The first sign of the change in fortunes for the National Party came in the venue for its two day caucus retreat.
It was a hotel on Tauranga's waterfront that billed itself as 4.5 star. In Government, things are five star.
Like the National Party, it seems the hotel fell just short.
The fleet of Crown cars that used to line up outside to shuttle the ministers to post-caucus meetings was absent. Instead they all piled into humble shuttle vans they had to call themselves when they travelled out to meet the locals.
They gathered for the meeting, leaving their cellphones on a long table outside the meeting room. It is a big caucus - there were 56 MPs and five of those who are next on the list.
There were a lot of cellphones.
When the alarm went off on one it took five minutes for the staffer in charge of the cellphone table to find which one it was.
It was Nikki Kaye's.
The MPs were surprisingly chipper given it was the first long caucus since the election and one of the agenda items was a post mortem of how they ended up in this not quite a 5-star hotel and shuttle vans.
The atmosphere may have been helped by many MPs opting for the "ignorance is bliss" approach to media - some admitted they had sworn off watching the news the week before because "it's all about Jacinda".
Some sought to make a silk purse out of the undoubted sow's ear that is Opposition.
The future is bright, said MP Gerry Brownlee.
National, it seemed, had caught the Relentlessly Positive lurgy from Ardern.
There was a lot of a use of the words "optimistic" and "positive".
Maggie Barry declared they were newly liberated. There were no longer ministers among them driving the agenda, caucus was a more a egalitarian affair.
Even the lowly newbies were allowed to speak.
The chink in discipline that had opened in the lead-up to the retreat did have the result of feeding suspicious glances at each other.
But so ingrained is discipline in National over the last 10 years that it was clamped closed again, at least for the time being. English could have highlighted the reason for it by putting up mugshots of all those Labour leaders over the past nine years - but he didn't need to.
There are reasons beyond the polls why English might decide to stay on. He is fiercely protective of the social investment approach and the work he had hoped to build on as a Prime Minister. Giving up that hope of a legacy will hurt.
And despite calls for "fresh" those National voters who have stuck like barnacles to the party since the election voted for the John Key and then Bill English government.
More importantly, they have stuck to it. They still like the man on the stage rather than those in the wings.
Mark Mitchell perhaps took things a bit too far trying to dampen speculation of leadership rumbling in National when he proclaimed he had a romantic hankering for leader Bill English to rise again in 2020.
The trouble is that describing such a thing as a "romantic" idea equates to it being unrealistic - a fairy tale rather than real life.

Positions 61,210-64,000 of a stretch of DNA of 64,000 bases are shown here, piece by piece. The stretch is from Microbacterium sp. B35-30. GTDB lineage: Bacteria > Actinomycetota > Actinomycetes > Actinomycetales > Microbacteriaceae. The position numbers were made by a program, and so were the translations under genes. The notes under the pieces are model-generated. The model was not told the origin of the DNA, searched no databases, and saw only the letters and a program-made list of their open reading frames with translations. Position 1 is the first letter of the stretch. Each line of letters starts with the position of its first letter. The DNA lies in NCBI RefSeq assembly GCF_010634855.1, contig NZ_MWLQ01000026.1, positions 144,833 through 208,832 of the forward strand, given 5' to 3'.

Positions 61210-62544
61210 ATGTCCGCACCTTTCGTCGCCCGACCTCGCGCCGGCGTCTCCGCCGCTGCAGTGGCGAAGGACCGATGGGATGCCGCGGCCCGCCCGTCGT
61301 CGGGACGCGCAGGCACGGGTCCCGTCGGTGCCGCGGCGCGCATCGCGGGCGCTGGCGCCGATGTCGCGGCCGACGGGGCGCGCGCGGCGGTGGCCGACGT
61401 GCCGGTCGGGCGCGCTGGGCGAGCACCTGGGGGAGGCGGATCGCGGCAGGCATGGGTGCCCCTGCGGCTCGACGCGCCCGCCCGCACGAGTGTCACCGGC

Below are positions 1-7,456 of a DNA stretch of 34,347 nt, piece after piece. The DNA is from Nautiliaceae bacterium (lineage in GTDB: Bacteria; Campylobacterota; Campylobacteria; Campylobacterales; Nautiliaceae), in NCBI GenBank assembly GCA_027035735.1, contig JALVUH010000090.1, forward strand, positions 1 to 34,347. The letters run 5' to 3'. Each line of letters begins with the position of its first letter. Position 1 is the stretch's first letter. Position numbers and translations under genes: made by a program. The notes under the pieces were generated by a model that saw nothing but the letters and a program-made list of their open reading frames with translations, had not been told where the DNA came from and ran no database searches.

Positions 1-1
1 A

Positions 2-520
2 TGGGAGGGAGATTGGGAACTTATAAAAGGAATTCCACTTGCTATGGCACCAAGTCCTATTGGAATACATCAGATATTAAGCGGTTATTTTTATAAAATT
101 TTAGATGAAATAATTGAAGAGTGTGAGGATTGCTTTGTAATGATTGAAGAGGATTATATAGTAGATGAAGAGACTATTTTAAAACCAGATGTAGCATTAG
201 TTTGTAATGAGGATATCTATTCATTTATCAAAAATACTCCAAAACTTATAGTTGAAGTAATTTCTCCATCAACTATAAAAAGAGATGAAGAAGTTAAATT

Mitchell is one of those MPs named as a potential contender should English go. The question MPs are turning their heads to is whether English is the right person for 2020 and whether any other could do any better.
It's an almost unanswerable question but it seems increasingly likely English will answer it for them. He says he was not asked for a commitment to stay on until 2020 - and, more importantly, he did not give one.
He is already talking about his work bedding National into Opposition. Once he feels that is done, those contenders may get their chance.
Local MP Simon Bridges hosted a barbecue in Tauranga and MPs were encouraged to bring partners.
On the next night they dined with spouses at the venue. The entertainment was skits organised by Paula Bennett for which there were varying levels of enthusiasm. Bennett was very enthusiastic. Others were less so.
Bridges said they should do more of such socialising now the rarefied air of Cabinet had gone. The team that plays together, stays together and all that.
MPs were not on any move over the leadership, though there was some quiet positioning in case it comes up. It almost certainly will before 2020, despite Mitchell's romantic yearnings.
Bridges arrived in jeans but with a shirt and jacket on top, ready for the cameras.
Coleman did not have his Business Time clothes on, he was the most casual of all in a polo shirt.
The conundrum is that the MPs do not necessarily believe any of the other contenders can do better than English.
Now the strategy is to wait and see. Wait to see if a development in a small party such as now leaderless The Opportunities Party might provide a new potential friend.
Wait to see if NZ First falls. Wait to see what English decides to do. Wait to see if the public begins to get bored with the the Jacinda photo ops and baby talk.
Labour too had waited to see if the public would get bored with John Key. They waited and waited and waited through nine years of hotels with fewer than five stars.